A Johns Hopkins infectious disease expert will lead two internationalstudies of the effectiveness of the antibiotic moxifloxacin as a newtreatment for tuberculosis, the highly contagious bacterial diseasethat kills more than 2 million people worldwide each year and is theleading cause of death of people living with HIV and AIDS. Moxifloxacinis currently approved in more than 100 countries, including the UnitedStates, as a treatment for bacterial respiratory infections, such asbronchitis, sinusitis and pneumonia.
"Defeating the spread of tuberculosis in the United States and thedeveloping world will require scientists to take bold and creative newapproaches because there has not been a new therapy for tuberculosis inmore than 40 years," says tuberculosis expert Richard Chaisson, M.D., aprofessor of medicine, epidemiology and international health at TheJohns Hopkins University School of Medicine.
Chaisson will conduct the research as part of a series ofstudies on moxifloxacin that are being coordinated by the nonprofitGlobal Alliance for TB Drug Development (GATB) in collaboration withBayer Healthcare AG, the drug's maker. His research will assess theability of moxifloxacin to shorten the treatment period required tocure the disease.
One of Chaisson's studies will take place in Brazil, with support fromthe U.S. Food and Drug Administration's Office of Orphan ProductDevelopment. He will co-direct the second study with Susan Dorman,M.D., an assistant professor at Hopkins, and John Johnson, M.D., ofCase Western Reserve University. The study will take place in fivecountries - the United States, Canada, Brazil, Spain, South Africa andUganda - with funding support from the U.S. Centers for Disease Controland Prevention's TB Trials Consortium. (Maryland is one of the 10 U.S.states where the second study will take place.)
The overall research program, expected to last two to three years andenroll close to 2,500 patients worldwide, was to be announced today ata news conference during the 36th annual World Conference on LungHealth in Paris, France. Other related studies of moxifloxacin will beled by Stephen Gillespie, M.D., of the University College-London, andAndrew Nunn, M.D., of the British Medical Research Council.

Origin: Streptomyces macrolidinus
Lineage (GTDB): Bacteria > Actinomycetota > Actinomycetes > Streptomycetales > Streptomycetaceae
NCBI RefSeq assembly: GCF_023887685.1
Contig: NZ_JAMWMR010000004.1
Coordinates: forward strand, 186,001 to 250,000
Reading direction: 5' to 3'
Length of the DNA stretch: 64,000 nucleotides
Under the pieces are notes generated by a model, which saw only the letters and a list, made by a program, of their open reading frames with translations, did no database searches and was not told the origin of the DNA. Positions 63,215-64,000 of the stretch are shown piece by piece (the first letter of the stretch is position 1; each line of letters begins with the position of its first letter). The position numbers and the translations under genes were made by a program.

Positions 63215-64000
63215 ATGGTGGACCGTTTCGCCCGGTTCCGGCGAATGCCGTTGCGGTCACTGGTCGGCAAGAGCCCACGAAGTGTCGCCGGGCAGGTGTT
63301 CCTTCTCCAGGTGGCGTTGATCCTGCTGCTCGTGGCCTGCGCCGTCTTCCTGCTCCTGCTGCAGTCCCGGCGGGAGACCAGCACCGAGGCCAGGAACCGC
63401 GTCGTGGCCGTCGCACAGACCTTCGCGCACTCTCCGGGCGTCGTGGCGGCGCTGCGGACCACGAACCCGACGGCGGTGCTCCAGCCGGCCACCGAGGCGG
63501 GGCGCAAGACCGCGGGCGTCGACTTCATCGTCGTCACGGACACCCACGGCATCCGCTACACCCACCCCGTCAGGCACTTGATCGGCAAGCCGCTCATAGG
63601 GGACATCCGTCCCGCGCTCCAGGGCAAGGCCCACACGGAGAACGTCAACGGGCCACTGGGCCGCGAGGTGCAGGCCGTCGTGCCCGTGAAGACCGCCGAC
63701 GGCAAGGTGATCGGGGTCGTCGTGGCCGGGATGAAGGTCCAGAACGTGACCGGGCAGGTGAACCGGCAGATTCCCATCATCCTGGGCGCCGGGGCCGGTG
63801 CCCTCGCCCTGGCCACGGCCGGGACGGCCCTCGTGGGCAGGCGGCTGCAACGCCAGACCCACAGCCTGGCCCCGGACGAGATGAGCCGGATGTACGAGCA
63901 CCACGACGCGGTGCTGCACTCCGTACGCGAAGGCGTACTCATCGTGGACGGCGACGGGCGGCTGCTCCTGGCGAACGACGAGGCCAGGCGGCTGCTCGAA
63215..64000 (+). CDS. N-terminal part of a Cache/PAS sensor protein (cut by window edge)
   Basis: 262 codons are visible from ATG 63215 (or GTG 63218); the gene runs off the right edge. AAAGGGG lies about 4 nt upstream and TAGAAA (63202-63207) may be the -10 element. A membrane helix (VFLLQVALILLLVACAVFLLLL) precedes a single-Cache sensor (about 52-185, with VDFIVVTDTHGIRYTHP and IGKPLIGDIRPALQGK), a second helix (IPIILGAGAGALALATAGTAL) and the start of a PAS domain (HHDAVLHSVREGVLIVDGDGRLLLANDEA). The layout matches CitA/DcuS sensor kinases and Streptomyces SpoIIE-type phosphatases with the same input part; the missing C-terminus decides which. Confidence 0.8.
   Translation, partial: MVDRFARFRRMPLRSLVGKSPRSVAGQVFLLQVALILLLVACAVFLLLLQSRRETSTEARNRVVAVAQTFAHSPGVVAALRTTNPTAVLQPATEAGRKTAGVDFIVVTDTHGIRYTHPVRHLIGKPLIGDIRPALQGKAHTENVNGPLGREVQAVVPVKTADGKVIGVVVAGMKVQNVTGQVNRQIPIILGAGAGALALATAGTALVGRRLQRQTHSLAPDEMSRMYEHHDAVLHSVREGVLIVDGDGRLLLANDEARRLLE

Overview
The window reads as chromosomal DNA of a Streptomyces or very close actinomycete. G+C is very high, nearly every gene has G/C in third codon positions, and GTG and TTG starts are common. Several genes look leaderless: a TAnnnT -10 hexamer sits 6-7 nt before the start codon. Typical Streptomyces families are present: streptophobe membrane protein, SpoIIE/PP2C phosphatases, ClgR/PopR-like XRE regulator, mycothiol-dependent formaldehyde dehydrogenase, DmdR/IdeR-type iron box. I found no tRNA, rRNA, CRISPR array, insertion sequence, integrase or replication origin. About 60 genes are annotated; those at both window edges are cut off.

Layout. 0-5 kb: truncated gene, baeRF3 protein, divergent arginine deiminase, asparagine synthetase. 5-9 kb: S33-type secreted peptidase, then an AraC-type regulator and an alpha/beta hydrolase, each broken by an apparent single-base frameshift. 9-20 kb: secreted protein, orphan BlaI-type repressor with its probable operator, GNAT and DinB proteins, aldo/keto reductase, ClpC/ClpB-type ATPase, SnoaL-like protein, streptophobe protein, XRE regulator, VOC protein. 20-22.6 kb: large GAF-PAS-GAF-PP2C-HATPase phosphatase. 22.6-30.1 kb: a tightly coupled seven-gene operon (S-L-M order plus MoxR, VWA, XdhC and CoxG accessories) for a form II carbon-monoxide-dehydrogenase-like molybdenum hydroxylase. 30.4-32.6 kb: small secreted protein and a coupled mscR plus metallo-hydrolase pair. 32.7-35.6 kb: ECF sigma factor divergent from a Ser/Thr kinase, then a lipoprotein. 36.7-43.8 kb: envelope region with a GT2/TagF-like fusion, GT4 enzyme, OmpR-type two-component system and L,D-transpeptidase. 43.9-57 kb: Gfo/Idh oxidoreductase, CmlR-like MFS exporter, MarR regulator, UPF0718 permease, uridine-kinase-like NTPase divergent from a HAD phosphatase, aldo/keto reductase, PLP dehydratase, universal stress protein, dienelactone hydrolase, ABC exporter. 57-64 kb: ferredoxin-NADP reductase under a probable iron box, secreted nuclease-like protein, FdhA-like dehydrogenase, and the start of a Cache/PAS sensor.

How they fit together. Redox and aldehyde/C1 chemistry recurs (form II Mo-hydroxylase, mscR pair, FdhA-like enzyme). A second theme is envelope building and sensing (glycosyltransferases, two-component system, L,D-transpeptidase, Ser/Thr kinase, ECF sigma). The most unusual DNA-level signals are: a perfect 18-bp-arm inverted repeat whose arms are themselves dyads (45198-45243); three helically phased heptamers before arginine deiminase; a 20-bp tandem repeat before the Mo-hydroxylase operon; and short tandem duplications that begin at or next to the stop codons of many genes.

The GATB estimates that 1 billion people worldwide will beinfected with tuberculosis by the year 2020, of whom 200 million willfall ill and 35 million will die. The group is developing moxifloxacinand other drugs in an effort to cure more patients by shortening thelength of time it takes to treat the disease.
"Shortening the time required to cure the disease could save millions of lives in the coming years," Chaisson says.
Chaisson has more than two decades of experience researching thetuberculosis epidemic, especially its impact on the health of people indeveloping countries, where most of the 9 million new cases of thedisease occur each year. Current treatments for tuberculosis, Chaissonsays, consist of a regimen of four antibiotic drugs usually, but notalways, given in view of a caregiver. Called Directly Observed TherapyShort-Course, or DOTS, the drugs must be taken several times daily forsix to eight months. Although DOTS cures 95 percent of those treated,the lengthy treatment period has proven a problem for patients, whosometimes miss taking their drugs on time, minimizing the therapy'seffectiveness.
Chaisson notes that multidrug-resistant strains of the tuberclebacillus, formally known as Mycobacterium tuberculosis, are spreadingat a rate of 300,000 newly diagnosed cases each year that cannot betreated by current drugs. "New options are needed, and they need to beboth effective and easier for patients to tolerate," he adds.
Chaisson says that substituting moxifloxacin for one of the keyingredients in DOTS could shorten the treatment period by nearly twomonths, to three to four months, making the form far less costlyoverall.
As part of the research program, Bayer has agreed to donate supplies ofmoxifloxacin for all of the trial sites, including those in Tanzaniaand Zambia that are part of a third study not involving Hopkins. The TBAlliance will coordinate the trial and cover study costs, withadditional support from the European and Developing Countries ClinicalTrials Partnership.
In addition to the moxifloxacin study, Chaisson directs theHopkins-based Consortium to Respond Effectively to the AIDS/TBEpidemic, called CREATE, an international effort to control the spreadof tuberculosis and treat the disease in countries hit most hard by theduel epidemics. CREATE, which is sponsored by the Bill and MelindaGates Foundation, has three community-based studies under way in Africaand Brazil.
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